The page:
Layering Tips for People Who Run Hot
If I am just sitting around, hanging out, I’m cold. Even in the summer I like to be covered with a blanket. The moment I start working out that all changes. It can be 20 degrees out but within an hour of heading up a mountain I am down to my baselayer top, my gloves are stashed away, and I’ve taken my wool hat off. In the winter having a good layering system can make or break your day. I definitely struggled with this at first. Luckily, in my case I was usually over prepared with too many pieces. But even this situation became annoying when I had to shove everything in my pack while I’m trying to get my workout in. I didn’t want to get a bigger pack just to carry more clothes that I might not even wear. After doing some research, talking to others, and trying out many products I have come up with a system that works great for me. While everyone is different I’ve got some tips for layering for cold weather hiking and for those of you like me who literally run hot.
Even if you are a hot runner you still may want to cover up some in the colder months. One way to achieve this is to wear knee and arm warmers. If you have your favorite shorts and t-shirt and can’t bear to wear pants then warmers can help you out on those cold starts. As you get going you can just push the arm or knee warmers down. Another trick is to wear a headband or Buff instead of a hat. Your ears will be protected but your head can still let some of the heat out.
For the rest of us that don’t mind wearing baselayers by themselves when working out there are more options. Eastern Mountain Sports Techwick comes in a variety of weights. If you get really hot you will want to stick with T1, which is the lightest weight of Techwick. T2 is the midweight and T3 is the heavy weight. SmartWool also comes in weights from micro, to light, to midweight. It’s okay if you aren’t ready to run around the neighborhood in your tights. There are lightweight pants that make a great option for running. Look for pants that have tapered bottom such as the EMS Excel Pant. Tapered bottoms allow for better movement as you won’t be kicking your own pants.
Hot hikers should start off like their running counterparts with some good baselayers. What you put on top of those baselayers depends on where you are going and for how long. If there is snow around I like to put on some sort of waterproof shell pant over my baselayers. I have found that unless I am going above tree line and expecting the temperature and wind chills to be well below freezing that I’m fine with uninsulated pants. Ski pants can work here as long as they aren’t too heavy and cumbersome. Lately, I’ve found myself preferring full zip pants. This way if my legs are hot on the way up the mountain I can unzip at the top, down to mid thigh and get some air flowing to my legs.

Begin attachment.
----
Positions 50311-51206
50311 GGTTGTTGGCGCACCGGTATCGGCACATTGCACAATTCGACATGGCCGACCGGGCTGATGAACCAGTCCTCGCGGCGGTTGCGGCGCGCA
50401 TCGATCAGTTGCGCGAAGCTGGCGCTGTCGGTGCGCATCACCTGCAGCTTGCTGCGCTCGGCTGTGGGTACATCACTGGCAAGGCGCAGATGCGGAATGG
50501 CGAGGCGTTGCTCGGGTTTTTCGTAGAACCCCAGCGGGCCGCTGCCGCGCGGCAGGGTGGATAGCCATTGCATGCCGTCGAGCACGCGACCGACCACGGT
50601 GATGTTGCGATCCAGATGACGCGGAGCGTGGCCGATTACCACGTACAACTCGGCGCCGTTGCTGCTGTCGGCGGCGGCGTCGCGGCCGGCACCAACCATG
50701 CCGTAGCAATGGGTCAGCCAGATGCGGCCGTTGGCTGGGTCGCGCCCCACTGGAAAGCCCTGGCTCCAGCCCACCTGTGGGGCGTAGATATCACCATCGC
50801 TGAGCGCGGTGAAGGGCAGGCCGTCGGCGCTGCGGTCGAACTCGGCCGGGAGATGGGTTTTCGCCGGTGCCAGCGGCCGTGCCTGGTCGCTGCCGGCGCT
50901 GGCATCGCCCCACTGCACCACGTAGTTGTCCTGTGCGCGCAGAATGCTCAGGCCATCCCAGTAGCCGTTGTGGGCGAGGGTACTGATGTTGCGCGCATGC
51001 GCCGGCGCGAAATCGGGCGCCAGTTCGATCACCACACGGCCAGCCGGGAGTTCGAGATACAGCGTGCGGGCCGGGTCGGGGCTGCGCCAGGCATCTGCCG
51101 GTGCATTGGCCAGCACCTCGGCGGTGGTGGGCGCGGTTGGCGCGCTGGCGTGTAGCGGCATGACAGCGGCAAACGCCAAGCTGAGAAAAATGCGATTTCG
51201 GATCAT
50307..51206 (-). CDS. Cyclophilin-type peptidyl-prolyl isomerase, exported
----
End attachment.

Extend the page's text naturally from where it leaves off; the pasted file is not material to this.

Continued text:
When hiking in the mountains in winter I always have a baselayer, midlayer, and shell for my torso. The shell usually only lasts about 30minutes before I need to take it off. Once I’m warmed up, I like to stop and delayer so that I don’t get too sweaty. Often times the midlayer also comes off at this point for me. My choice for a midlayer is usually a lightweight fleece or EMS Power Stretch. This layer is key in providing warmth later on when stopping for a break or being above tree line. In my bag I always have a shell. Sometimes it never comes out but this is mountain weather we’re talking about so you never know. My outer shell has to be a wind barrier. Even if you don’t get above tree line it’s usually much windier on the mountain than it is at the trailhead. Even the slightest wind in the winter can make everything feel so much colder. Finally, on some trips, my down jacket comes along. The down jacket only comes along if it is going to be VERY cold.
Another place you can layer is your hands. It can be 10 degrees and my gloves are off, as long as I am moving. The moment I stop those gloves go right on. Generally in the winter I find myself with two pairs of gloves. I use glove liners most of the time but have an insulated pair with me for breaks. The insulated pair go right over the liners so if it is super cold I can keep going without taking any gloves off. 3 in 1 gloves can also be useful here, as they have a liner and an outer shell for wind protection. If it is going to be uber cold and I know I will need gloves the whole time I have been known to have 3 pairs of gloves with me. I don’t want to lose any digits.
For those days above tree line I have goggles and balaclava with me. These go on at the last minute and only stay on as necessary. My head gets way too hot with these on. I would much rather have sunglasses on for eyes to breathe but still be protected from sun glare.
Just remember, however you are layering, cotton is rotten. Avoid it as much as possible ESPECIALLY during winter pursuits. Cotton does not wick away moisture like Â wool or synthetics do and it takes a long time to try which can literally be a deadly combination in winter.